After the devastation of the Battle of Stalingrad, which ended in February 1943, the Soviets and Germans took more than four months to regroup. Though forced to abandon the Caucasus region, the Germans continued to hold the Ukraine, with their forces concentrated to the west of the city of Kursk in western Russia. Hitler, determined to avenge his humiliating defeat at Stalingrad, formulated a plan known as Operation Citadel. Both the Germans and Soviets built up heavy armor, artillery, and air forces prior to the attack. The Soviets also created an incredible line of trenches, mines, and anti-tank barriers to slow the Germans.
The clash between German and Soviet forces began on the night of July 4, 1943, on a 200-mile front with a total of roughly 5,000 tanks and 4,000 aircraft in place—one of the largest armored conflicts in history. The Germans proved surprisingly effective at removing and neutralizing the Soviet minefields. After several days of escalation, the central episode of the battle took place on July 12 at the village of Prokhorovka, where nearly 2,000 tanks clashed at once.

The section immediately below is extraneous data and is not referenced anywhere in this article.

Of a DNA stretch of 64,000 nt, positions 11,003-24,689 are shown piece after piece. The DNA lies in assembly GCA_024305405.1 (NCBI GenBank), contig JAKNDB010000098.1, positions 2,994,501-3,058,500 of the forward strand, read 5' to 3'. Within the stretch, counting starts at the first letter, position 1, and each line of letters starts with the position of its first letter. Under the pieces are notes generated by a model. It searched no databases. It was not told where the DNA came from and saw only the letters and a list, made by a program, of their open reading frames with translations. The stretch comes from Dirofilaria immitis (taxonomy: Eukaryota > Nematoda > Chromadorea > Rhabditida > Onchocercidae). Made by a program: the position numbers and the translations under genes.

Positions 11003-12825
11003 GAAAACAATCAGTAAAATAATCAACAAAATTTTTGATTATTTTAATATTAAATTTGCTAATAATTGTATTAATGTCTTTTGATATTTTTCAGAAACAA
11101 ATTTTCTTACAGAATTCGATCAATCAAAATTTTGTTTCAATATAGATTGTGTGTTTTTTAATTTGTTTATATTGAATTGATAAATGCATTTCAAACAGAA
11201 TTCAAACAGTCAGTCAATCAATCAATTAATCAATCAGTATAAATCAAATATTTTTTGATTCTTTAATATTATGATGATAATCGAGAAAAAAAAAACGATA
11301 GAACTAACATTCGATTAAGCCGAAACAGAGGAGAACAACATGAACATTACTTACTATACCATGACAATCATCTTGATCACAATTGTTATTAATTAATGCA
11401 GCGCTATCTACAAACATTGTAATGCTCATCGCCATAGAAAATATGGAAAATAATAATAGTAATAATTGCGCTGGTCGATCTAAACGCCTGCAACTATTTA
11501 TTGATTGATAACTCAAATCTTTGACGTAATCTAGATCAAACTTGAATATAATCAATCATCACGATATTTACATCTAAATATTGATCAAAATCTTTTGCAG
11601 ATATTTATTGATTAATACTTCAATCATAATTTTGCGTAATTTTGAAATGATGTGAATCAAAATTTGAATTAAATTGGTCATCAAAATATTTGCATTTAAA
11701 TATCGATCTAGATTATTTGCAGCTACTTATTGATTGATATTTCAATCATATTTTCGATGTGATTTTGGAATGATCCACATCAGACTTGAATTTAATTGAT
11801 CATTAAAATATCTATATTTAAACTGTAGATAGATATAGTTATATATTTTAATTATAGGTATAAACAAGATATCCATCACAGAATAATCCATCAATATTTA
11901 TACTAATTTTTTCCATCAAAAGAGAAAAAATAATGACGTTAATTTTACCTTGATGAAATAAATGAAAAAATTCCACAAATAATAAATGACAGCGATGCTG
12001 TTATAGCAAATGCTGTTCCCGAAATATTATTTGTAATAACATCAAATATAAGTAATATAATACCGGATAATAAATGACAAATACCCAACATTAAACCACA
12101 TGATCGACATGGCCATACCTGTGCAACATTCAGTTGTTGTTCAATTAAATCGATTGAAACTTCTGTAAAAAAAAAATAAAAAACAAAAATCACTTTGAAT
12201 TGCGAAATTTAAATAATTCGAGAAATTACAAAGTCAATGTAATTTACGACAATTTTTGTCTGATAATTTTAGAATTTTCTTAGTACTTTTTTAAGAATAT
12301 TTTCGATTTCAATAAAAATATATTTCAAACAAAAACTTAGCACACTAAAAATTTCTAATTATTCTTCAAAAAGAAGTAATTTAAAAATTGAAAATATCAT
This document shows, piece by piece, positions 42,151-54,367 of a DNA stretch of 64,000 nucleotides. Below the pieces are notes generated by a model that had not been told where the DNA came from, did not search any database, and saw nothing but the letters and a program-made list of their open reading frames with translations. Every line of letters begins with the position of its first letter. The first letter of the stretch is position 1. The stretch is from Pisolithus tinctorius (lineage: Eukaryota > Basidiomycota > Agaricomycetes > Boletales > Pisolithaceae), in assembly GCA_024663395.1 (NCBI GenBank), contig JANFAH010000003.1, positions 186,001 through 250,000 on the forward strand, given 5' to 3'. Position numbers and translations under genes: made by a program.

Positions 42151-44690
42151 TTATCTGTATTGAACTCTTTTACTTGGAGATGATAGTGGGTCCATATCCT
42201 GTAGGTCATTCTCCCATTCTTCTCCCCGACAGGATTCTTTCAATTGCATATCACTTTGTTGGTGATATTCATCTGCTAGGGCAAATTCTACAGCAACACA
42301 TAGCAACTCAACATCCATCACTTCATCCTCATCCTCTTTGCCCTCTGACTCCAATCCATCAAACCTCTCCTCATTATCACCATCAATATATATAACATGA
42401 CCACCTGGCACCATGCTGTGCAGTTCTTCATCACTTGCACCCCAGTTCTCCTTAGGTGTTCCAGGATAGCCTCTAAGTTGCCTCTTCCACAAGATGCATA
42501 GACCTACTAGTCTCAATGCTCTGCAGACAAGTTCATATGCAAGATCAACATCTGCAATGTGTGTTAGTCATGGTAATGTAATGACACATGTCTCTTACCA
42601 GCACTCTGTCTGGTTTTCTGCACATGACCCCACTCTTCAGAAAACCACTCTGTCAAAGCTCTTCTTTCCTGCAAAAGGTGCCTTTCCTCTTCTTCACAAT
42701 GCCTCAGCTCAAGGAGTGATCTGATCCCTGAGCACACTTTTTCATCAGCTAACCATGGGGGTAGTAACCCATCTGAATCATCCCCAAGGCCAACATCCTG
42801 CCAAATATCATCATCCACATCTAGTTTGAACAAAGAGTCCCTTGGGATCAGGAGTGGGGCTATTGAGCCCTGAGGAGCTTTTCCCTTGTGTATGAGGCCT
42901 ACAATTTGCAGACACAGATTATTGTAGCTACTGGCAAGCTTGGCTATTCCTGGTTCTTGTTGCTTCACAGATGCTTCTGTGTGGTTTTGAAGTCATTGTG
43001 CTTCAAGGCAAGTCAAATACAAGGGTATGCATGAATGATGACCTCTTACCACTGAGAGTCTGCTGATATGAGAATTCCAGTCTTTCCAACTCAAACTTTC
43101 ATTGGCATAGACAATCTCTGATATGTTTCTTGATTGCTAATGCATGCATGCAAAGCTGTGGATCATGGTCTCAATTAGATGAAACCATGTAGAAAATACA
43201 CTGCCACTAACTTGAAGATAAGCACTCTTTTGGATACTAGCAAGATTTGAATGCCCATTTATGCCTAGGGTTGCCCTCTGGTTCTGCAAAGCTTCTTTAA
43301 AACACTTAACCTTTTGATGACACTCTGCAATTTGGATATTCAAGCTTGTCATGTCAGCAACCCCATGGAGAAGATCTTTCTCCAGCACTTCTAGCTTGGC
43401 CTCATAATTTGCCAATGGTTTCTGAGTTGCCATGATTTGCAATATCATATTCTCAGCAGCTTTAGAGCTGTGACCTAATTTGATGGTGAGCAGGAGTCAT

In sharp contrast to Stalingrad, the Battle of Kursk was over in only a few weeks. By July 14, Germany was in retreat, with the Soviets pursuing them close behind. On August 5, the Soviets liberated the city of Orel, which lay to the north of Kursk, closing another major gap in the front. From this point forward, the USSR had the initiative and commenced a long offensive push that would slowly drive the Germans back to the west.
During the late summer and autumn of 1943, the Soviets advanced steadily, achieving a series of victories as they pushed the Germans westward across the Ukraine. The first major victory came on August 22, when the Red Army retook the city of Kharkov. Meanwhile, the Germans were planning the construction of a massive defensive wall all the way from the Gulf of Finland in the north to the Sea of Azov in the south. To be called the Panther Line, it was meant to be analogous to the Atlantic Wall that the Germans were building near Normandy, France (see The Allied Invasion of France, p. 59 ). The wall was never built, however, for the Soviets advanced too quickly for the construction site to be held.
On September 25, Stalin’s forces retook the city of Smolensk, which was a keystone in Germany’s defense effort. Dnepropetrovsk fell on October 25, followed by the Ukrainian capital of Kiev on November 6. Germany’s southern army group was now in full-scale retreat and would be expelled from Soviet territory early in 1944.